Acid-base disorders

Last updated: November 2, 2023

Summarytoggle arrow icon

Acid-base disorders are characterized by changes in the concentration of hydrogen ions (H+) in the body. Increased H+ concentration (acidosis) can lead to an abnormally low blood pH (acidemia) and decreased H+ concentration (alkalosis) can lead to an abnormally high blood pH (alkalemia); however, if compensation occurs, acidosis and/or alkalosis may be present without acidemia or alkalemia. Acidosis and alkalosis may be respiratory or metabolic in origin depending on the cause of the imbalance; they can also coexist as mixed acid-base disorders. Diagnosis is made based on arterial blood gas (ABG) results. In metabolic acidosis, calculation of the anion gap can also help determine the cause and reach a precise diagnosis. In metabolic alkalosis, urine chloride (Cl‑) concentration can help identify the cause. Treatment is based on the underlying cause.

Definitiontoggle arrow icon

  • Acid-base processes [1]
    • Acidosis: the processes by which H+ concentration is increased
    • Alkalosis: the processes by which H+ concentration is decreased
  • pH scale
    • A logarithmic scale that expresses the acidity or alkalinity of a solution based on the concentration of H+ (pH = -log[H+])
    • Neutral pH is 7; lower values are acidic and higher values are alkaline.
  • Blood pH abnormalities

Pathophysiologytoggle arrow icon

  • The Henderson-Hasselbalch equation allows for the calculation of pH from HCO3- and PCO2: pH = 6.1 + log([HCO3-]/[0.03 × pCO2])
Pathophysiology of acid-base disorders [2]
Respiratory acidosis Respiratory alkalosis Metabolic acidosis Metabolic alkalosis
  • Expected compensatory response: ↓
  • Expected compensatory response: ↑
  • Expected compensatory response: ↑
  • Expected compensatory response: ↓
  • ↑ Production and/or ingestion of H+ or loss of HCO3-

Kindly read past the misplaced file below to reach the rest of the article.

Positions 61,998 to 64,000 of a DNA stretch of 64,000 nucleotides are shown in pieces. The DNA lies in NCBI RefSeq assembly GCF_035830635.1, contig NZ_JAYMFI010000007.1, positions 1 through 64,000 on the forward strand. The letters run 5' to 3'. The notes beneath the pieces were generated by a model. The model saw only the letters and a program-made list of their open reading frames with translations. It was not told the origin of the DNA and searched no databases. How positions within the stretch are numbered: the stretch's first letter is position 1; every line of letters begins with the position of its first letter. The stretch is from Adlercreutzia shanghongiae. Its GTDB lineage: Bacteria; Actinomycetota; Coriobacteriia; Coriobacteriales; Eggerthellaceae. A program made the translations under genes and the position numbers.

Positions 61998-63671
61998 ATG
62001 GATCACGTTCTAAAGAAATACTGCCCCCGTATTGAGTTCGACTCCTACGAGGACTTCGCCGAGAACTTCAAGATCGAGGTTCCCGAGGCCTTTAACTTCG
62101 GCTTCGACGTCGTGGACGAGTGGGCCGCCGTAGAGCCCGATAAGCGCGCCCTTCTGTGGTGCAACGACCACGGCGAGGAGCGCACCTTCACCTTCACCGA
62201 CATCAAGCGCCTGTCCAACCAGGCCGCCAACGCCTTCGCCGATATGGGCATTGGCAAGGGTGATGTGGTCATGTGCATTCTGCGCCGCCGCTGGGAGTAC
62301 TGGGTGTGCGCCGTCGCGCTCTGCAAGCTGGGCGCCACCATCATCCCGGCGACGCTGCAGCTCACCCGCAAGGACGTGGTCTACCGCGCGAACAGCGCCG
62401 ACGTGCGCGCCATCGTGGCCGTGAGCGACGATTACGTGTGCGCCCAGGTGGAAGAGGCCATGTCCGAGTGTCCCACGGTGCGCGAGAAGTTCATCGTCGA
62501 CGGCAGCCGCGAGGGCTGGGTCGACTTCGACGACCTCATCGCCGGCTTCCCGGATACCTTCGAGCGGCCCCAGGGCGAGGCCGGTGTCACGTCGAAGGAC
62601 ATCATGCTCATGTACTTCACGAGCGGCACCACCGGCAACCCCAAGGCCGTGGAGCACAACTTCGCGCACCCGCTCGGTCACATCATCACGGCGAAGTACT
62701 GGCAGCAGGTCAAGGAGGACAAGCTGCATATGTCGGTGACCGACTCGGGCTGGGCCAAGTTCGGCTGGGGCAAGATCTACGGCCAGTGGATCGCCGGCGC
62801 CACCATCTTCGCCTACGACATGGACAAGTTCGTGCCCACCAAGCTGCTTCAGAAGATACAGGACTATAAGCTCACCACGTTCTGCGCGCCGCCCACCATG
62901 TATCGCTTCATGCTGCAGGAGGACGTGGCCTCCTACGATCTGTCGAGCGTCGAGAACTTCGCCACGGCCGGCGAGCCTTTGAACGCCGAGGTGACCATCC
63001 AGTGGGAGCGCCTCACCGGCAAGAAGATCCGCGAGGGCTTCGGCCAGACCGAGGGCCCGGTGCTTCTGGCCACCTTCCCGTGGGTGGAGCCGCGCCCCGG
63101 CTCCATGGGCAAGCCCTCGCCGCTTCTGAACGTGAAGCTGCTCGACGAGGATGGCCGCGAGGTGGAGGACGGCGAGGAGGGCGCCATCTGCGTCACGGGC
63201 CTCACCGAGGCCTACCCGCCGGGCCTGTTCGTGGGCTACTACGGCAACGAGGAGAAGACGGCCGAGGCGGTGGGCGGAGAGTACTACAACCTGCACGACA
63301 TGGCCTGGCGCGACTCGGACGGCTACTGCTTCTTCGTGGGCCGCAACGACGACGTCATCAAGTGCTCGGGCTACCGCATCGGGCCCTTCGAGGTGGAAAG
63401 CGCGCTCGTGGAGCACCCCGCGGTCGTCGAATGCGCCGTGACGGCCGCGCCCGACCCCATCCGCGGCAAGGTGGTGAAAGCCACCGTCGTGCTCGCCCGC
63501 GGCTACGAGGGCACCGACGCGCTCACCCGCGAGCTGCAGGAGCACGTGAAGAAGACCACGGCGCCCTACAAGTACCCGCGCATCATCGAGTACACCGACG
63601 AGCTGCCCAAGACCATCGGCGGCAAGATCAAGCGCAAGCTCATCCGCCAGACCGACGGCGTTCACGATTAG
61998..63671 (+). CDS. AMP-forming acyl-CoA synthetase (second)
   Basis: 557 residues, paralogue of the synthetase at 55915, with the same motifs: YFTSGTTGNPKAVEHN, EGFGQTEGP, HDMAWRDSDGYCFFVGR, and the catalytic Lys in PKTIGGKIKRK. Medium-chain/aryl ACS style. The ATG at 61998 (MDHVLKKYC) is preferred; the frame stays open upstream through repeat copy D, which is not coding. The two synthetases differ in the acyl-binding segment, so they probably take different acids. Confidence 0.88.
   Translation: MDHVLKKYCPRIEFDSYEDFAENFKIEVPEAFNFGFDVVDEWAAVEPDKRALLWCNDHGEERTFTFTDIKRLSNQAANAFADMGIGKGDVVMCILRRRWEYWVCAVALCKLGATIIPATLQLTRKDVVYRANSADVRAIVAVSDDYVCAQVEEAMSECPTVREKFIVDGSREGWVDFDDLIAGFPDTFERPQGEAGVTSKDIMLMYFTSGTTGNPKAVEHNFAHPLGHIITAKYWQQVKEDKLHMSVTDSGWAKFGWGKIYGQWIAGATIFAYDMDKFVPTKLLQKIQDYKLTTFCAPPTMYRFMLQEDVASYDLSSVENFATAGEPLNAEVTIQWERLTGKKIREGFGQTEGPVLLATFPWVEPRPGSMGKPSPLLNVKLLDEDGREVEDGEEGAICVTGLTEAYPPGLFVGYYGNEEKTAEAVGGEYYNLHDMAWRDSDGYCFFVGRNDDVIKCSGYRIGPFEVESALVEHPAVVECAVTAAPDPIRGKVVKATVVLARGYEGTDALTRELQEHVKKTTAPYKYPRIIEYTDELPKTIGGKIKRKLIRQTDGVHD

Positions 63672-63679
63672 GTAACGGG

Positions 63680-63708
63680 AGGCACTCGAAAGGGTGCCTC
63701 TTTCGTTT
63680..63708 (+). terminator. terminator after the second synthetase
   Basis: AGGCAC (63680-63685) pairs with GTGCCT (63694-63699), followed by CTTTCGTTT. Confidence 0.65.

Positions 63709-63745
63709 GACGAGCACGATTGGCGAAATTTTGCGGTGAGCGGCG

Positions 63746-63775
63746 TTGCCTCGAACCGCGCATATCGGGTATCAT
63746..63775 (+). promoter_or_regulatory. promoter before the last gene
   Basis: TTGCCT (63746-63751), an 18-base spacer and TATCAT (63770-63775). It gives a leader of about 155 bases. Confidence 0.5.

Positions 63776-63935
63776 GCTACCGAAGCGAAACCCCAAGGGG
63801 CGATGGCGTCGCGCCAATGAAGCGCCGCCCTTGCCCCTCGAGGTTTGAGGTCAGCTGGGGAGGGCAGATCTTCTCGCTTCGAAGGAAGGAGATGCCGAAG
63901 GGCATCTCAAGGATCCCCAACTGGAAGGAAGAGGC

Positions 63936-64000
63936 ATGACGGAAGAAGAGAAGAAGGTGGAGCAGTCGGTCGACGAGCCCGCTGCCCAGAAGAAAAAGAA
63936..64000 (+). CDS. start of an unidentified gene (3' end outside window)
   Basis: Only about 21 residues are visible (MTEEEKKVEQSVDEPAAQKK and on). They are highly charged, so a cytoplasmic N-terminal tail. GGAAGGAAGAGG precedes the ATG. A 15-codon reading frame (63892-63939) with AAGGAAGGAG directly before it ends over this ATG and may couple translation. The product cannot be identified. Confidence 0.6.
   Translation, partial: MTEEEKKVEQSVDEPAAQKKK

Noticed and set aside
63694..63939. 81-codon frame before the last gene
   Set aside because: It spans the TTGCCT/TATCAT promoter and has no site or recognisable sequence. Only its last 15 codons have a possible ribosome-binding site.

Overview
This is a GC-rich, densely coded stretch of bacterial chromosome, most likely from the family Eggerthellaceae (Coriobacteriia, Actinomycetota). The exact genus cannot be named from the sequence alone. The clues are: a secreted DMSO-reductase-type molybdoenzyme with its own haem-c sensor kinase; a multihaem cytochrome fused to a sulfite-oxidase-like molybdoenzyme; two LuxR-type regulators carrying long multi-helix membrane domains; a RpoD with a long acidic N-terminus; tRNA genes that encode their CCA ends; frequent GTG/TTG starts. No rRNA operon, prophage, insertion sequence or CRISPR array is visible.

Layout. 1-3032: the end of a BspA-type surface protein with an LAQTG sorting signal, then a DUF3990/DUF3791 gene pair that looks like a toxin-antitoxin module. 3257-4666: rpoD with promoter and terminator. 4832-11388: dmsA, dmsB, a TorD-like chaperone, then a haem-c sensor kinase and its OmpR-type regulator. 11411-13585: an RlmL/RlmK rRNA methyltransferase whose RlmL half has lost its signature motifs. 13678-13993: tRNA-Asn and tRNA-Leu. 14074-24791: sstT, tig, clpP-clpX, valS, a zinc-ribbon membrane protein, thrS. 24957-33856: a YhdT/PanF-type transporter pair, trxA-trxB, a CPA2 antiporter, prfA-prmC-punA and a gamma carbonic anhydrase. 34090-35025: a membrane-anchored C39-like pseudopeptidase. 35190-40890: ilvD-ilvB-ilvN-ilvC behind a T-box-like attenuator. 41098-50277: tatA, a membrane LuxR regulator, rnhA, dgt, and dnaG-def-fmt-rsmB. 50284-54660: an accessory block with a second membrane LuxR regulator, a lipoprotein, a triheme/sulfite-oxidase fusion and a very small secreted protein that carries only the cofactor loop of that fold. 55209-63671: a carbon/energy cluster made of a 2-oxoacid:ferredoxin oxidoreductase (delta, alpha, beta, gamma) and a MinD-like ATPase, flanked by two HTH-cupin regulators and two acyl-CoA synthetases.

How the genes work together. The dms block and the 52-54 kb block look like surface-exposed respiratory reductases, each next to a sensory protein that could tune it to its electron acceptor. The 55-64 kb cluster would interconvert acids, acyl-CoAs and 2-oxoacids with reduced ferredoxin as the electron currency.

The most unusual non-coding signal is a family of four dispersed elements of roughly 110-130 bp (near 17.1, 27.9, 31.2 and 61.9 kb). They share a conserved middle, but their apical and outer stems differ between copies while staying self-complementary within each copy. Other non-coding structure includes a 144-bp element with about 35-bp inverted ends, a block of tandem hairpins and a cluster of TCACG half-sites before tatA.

• Loss of H+ or ↑ production/ingestion of HCO3-
Compensation mechanisms in acid-base disorders

Diagnosticstoggle arrow icon

Approach to acid-base disorders [1][3]

Careful clinical evaluation is an important first step in the assessment of acid-base disorders, as it can provide important diagnostic clues that can help determine the underlying cause.

Initial blood gas analysis

There are different methods for the assessment of acid-base status; the following method is just one example.

Suggested approach

  1. Evaluate blood pH (reference range: 7.35–7.45).
  2. Evaluate HCO3- (reference range: 22–28 mEq/L).
  3. Evaluate PCO2 (reference range: 33–45 mm Hg).


Further considerations

SMORE: change in PCO2 in the Same direction as pH Metabolic disorder; change in PCO2 in the Opposite direction to pH REspiratory disorder

Corrections to central venous blood gas values [6][7]

Reference values for venous blood gas (VBG) are different from those for ABG; central VBG results can be corrected to approximate ABG.

Compensation (acid-base) [1][8]

  • Definition: physiological changes that occur in acid-base disorders in an attempt to maintain normal body pH
  • Compensatory changes
  • Assessment and interpretation: Calculate the expected compensation; see “Calculation of compensatory response.”
Calculation of compensatory response
Primary acid-base disturbance Expected compensation [1][9]
Metabolic acidosis
  • Winter formula: expected PCO2 (mm Hg) = (1.5 × HCO3-) + 8 ± 2
  • OR (rule of thumb) expected PCO2 (mm Hg) = last two digits of the pH value
Metabolic alkalosis
  • Expected PCO2 (mm Hg) = [0.7 × (HCO3- - 24)] + 40 ± 2
  • OR expected PCO2 (mm Hg) = HCO3- + 15

Respiratory acidosis

  • Expected HCO3- (mEq/L) = 24 + [0.1 × (PCO2 - 40)]
  • OR expected HCO3- (mEq/L): HCO3- increases by 1 mEq/L for every 10 mm Hg increase in PCO2 above 40 mm Hg.
  • Expected HCO3- (mEq/L) = 24 + [0.35 × (PCO2 - 40)]
  • OR expected HCO3- (mEq/L): HCO3- increases by 4–5 mEq/L for every 10 mm Hg increase in PCO2 above 40 mm Hg.

Respiratory alkalosis

  • Expected HCO3- (mEq/L) = 24 - [0.2 × (40 - PCO2)]
  • OR expected HCO3- (mEq/L): HCO3- decreases by 2 mEq/L for every 10 mm Hg decrease in PCO2 below 40 mm Hg.
  • Expected HCO3- (mEq/L) = 24 - [0.4 × (40 - PCO2)]
  • OR expected HCO3- (mEq/L): HCO3- decreases by 4–5 mEq/L for every 10 mm Hg decrease in PCO2 below 40 mm Hg.

Discordance between the measured compensatory response and the expected compensatory response suggests a secondary acid-base disturbance.

In primary metabolic disorders, respiratory compensation develops quickly (within hours), whereas metabolic compensation may take 2–5 days to develop in primary respiratory disorders.

Metabolic acidosistoggle arrow icon

General principles

  • Calculation of the anion gap is the first step in the evaluation of metabolic acidosis.
  • The measured serum sodium (Na+), not the corrected serum Na+, should be used in the formulas, even if glucose levels are high.
  • Depending on the results, further evaluation and calculations may be needed (see specific subsections below).
Metabolic acidosis formulas [1][10][11]
Anion gap Serum anion gap
Urine anion gap
  • [Urine Na+] + [urine K+] - [urine Cl-]